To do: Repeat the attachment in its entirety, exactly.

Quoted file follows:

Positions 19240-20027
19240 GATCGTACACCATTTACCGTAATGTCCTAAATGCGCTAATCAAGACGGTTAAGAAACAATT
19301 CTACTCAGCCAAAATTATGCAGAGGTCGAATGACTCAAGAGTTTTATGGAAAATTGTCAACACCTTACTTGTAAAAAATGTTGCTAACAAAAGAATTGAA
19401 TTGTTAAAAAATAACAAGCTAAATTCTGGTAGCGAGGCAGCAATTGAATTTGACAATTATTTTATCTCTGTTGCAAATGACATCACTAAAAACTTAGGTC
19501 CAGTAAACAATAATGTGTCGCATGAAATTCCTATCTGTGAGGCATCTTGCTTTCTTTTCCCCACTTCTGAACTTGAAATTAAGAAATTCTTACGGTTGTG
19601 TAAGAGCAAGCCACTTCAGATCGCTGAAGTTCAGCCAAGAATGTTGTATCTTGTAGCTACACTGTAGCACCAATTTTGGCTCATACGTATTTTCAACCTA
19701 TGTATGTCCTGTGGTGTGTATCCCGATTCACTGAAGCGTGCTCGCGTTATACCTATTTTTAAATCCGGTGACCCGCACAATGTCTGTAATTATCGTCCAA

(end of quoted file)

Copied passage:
Positions 19240-20027
19240 GATCGTACACCATTTACCGTAATGTCCTAAATGCGCTAATCAAGACGGTTAAGAAACAATT
19301 CTACTCAGCCAAAATTATGCAGAGGTCGAATGACTCAAGAGTTTTATGGAAAATTGTCAACACCTTACTTGTAAAAAATGTTGCTAACAAAAGAATTGAA
19401 TTGTTAAAAAATAACAAGCTAAATTCTGGTAGCGAGGCAGCAATTGAATTTGACAATTATTTTATCTCTGTTGCAAATGACATCACTAAAAACTTAGGTC
19501 CAGTAAACAATAATGTGTCGCATGAAATTCCTATCTGTGAGGCATCTTGCTTTCTTTTCCCCACTTCTGAACTTGAAATTAAGAAATTCTTACGGTTGTG
19601 TAAGAGCAAGCCACTTCAGATCGCTGAAGTTCAGCCAAGAATGTTGTATCTTGTAGCTACACTGTAGCACCAATTTTGGCTCATACGTATTTTCAACCTA
19701 TGTATGTCCTGTGGTGTGTATCCCGATTCACTGAAGCGTGCTCGCGTTATACCTATTTTTAAATCCGGTGACCCGCACAATGTCTGTAATTATCGTCCAA